And with that one sentence Tim does what Christians have been doing for millennia: he sets up his argument with the claim that anyone arguing against him proves him right. If I were to approach Tim with mountains of research and personal stories of how depression and self-pity aren’t automatically connected, he would dismiss me outright with “of course you would say that: you’re depressed.”
It amuses (and infuriates) me how people like Tim claim to take the Bible so seriously and yet are completely willing to ignore anything that doesn’t support the argument of the moment. For one thing, Tim says that anger is always sinful (93), and he quotes Ephesians 4:30-32 to support that, arguing that those verses teach that anger always “grieves the Holy Spirit” (92). Except it’s bitterly ironic that he passed over verse 26 to get to there. In case you need a reminder, Ephesians 4:26 says “Be angry and sin not.” That does seem to imply that it’s at least possible to be angry without sinning.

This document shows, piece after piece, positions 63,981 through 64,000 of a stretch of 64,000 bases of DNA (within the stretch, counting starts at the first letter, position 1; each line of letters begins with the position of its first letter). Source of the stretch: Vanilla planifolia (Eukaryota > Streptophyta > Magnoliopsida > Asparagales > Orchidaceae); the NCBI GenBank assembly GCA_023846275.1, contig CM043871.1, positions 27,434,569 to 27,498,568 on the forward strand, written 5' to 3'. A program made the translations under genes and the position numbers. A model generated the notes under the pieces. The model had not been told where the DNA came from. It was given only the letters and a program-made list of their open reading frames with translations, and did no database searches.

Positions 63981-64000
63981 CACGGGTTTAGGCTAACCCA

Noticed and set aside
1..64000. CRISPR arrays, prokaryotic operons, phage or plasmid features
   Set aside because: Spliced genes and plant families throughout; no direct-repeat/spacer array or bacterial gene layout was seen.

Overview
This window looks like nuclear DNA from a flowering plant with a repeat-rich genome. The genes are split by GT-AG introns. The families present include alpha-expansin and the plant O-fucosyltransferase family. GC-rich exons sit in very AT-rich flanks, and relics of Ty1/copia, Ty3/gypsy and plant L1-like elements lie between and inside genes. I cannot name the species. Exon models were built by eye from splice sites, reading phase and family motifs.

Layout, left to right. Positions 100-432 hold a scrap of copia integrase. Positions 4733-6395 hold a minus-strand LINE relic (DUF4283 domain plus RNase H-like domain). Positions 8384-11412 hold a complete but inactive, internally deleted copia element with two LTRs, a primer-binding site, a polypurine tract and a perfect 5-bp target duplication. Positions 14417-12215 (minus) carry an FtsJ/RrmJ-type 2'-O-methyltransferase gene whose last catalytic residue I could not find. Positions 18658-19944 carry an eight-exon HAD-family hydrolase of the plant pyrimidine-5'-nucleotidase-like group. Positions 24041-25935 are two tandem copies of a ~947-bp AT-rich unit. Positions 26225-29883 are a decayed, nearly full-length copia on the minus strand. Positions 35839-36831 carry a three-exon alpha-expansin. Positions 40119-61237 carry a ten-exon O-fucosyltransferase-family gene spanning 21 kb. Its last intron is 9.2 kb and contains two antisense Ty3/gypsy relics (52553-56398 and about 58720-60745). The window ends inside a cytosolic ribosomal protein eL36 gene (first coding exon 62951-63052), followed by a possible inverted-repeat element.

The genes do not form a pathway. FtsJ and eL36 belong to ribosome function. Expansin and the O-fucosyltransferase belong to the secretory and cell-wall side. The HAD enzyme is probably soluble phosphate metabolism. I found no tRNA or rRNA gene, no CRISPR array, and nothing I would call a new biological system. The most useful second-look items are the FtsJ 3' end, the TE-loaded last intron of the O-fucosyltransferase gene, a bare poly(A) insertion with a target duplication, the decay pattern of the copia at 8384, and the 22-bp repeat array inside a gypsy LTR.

The fact that the rest of the passage includes things like “wrath” when God themself is often described as “wrathful” punches gigantic holes in Tim’s argument, but he desperately needs Christians to skip over the parts of the Bible that don’t agree with him; without that, he can’t rhetorically link anger and sin with depression.
But all of the above isn’t even my biggest problem with this chapter. My biggest problem is that he is incredibly formulaic in his approach to this problem (93-96), and in order to be this reductionist he has to but on blinders as big as barns. People are not formulaic. Problems like depression and mental health aren’t formulaic and simple (an argument he anticipates on 98, calling it an “excuse of the intellectual”).